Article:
Pell’s defence counsel made an appeal to the High Court on the grounds that the Director of Public Prosecutions left witness testimony unchallenged. It is prudent that we acknowledge that in sexual assault cases, witness testimony is often affected by trauma which can warp memory, leaving sexual assault survivors with fragmented recollections of traumatic events. This prompts the question: how can we reasonably expect survivors to provide unblemished accounts of some of the darkest moments of their lives, in the name of ‘justice’?

Pell’s acquittal also calls for consideration of innocent people languishing in our prison systems. Unfortunately, unlike Pell, these are people who do not have the full power and wealth of the Vatican behind them. Pell’s defence counsel fought against his convictions at every level, eventually reaching the highest court in Australia. Realistically, few people have this ability. While the right of appeal is a procedural right, it is not one which is accessible to many, due to the sky-high cost of legal representation and the exhausting process of the legal system.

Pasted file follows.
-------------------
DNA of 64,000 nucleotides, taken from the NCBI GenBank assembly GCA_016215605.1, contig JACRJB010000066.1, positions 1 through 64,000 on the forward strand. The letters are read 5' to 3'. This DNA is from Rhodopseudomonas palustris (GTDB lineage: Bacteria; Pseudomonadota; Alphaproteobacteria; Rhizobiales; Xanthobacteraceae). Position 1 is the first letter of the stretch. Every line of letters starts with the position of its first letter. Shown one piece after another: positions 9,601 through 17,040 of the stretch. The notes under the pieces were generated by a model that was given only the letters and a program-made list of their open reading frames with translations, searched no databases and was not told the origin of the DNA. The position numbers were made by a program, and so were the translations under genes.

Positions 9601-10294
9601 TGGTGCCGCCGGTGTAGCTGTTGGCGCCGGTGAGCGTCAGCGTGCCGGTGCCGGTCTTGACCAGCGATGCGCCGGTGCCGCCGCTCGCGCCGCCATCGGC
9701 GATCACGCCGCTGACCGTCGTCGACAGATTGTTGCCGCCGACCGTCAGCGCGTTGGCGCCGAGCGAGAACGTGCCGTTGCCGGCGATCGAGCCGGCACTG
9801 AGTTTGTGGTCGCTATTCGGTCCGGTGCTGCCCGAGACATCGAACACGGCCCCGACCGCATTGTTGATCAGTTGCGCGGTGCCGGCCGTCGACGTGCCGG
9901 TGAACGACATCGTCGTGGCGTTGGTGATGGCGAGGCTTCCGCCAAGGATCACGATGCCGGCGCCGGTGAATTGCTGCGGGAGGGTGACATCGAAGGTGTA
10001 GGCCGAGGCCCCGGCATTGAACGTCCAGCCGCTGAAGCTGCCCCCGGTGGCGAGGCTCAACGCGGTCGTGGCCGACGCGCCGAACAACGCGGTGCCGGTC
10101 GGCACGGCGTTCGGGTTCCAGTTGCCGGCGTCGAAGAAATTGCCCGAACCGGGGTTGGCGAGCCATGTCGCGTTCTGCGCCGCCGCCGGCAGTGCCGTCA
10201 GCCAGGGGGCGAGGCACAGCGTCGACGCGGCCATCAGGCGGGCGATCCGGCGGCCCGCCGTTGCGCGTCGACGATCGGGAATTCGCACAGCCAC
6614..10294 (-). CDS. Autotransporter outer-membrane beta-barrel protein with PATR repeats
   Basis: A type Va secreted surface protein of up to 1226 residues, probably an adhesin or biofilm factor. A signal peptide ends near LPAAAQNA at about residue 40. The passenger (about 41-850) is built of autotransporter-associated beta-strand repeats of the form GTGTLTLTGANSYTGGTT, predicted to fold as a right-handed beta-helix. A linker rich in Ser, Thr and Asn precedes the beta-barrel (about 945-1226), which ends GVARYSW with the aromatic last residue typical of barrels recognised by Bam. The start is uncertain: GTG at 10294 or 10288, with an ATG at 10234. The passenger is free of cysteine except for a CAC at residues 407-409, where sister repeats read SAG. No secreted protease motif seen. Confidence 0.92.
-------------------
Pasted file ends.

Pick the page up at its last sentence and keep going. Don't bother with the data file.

When discussing classism in the justice system, we must acknowledge that classism and racism are not separate forms of oppression, but ones that sustain each other under the settler-colonial regime that flourishes in ‘quiet’ violence. This fact is glaringly obvious when we situate our system of law and order within Australia’s colonial history; prisons built on stolen land, laws that continue to sanction Stolen Generations even years after Kevin Rudd’s ‘sorry’. It would be a mistake to believe that the racist zeitgeist that declared terra nullius and founded this ‘great nation’ does not persist to this day. 

If the justice system served as it has promised us, we would not see the racial profiling of black, Indigenous and people of colour (BIPOC), nor police brutality and intimidation, nor the senseless cycle of Indigenous deaths in custody. Tanya Day was a proud Aboriginal woman who was sleeping on a train when she was shaken awake by police after being assumed to be a drunken, unruly passenger. She died in custody 17 days later, the result of a brain hemorrhage that went unchecked, suffering that was dismissed. Eric Whittaker, who was a proud Gamilaroi man, suffered similarly; after suffering a brain hemorrhage, his repeated calls for help were dismissed by correctional officers. He died shackled to a bed in Westmead Hospital. When such horrific stories exist, we must question our belief in the justice system and see it for what it really is: an instrument of the ongoing ravages of colonial injustice.